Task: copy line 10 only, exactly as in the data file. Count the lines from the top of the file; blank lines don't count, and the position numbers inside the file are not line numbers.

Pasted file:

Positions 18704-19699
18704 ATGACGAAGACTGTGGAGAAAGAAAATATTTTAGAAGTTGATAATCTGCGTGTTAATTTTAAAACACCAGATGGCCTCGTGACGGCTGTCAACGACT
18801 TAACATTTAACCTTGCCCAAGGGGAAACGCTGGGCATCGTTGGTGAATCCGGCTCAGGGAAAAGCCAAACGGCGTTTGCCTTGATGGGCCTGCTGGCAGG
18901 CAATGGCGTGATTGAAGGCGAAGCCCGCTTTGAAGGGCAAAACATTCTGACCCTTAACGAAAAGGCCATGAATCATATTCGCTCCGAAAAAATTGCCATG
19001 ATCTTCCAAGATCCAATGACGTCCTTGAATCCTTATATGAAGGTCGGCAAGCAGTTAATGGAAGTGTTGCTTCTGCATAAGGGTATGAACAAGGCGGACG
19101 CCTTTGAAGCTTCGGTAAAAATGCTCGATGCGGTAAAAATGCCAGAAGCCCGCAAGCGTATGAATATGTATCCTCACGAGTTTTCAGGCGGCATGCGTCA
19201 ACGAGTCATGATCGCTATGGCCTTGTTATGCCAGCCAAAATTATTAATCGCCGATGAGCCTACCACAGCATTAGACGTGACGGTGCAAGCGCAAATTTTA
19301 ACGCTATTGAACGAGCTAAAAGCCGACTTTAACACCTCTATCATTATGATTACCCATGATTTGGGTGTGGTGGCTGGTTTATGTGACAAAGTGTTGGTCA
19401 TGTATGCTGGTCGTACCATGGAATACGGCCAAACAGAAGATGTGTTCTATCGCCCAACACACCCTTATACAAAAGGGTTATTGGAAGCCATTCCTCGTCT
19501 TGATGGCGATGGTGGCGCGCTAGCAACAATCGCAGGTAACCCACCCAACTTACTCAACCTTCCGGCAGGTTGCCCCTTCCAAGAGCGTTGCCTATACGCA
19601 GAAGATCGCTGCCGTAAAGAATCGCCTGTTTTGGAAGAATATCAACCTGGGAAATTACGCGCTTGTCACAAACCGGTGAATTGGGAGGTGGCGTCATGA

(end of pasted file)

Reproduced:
19501 TGATGGCGATGGTGGCGCGCTAGCAACAATCGCAGGTAACCCACCCAACTTACTCAACCTTCCGGCAGGTTGCCCCTTCCAAGAGCGTTGCCTATACGCA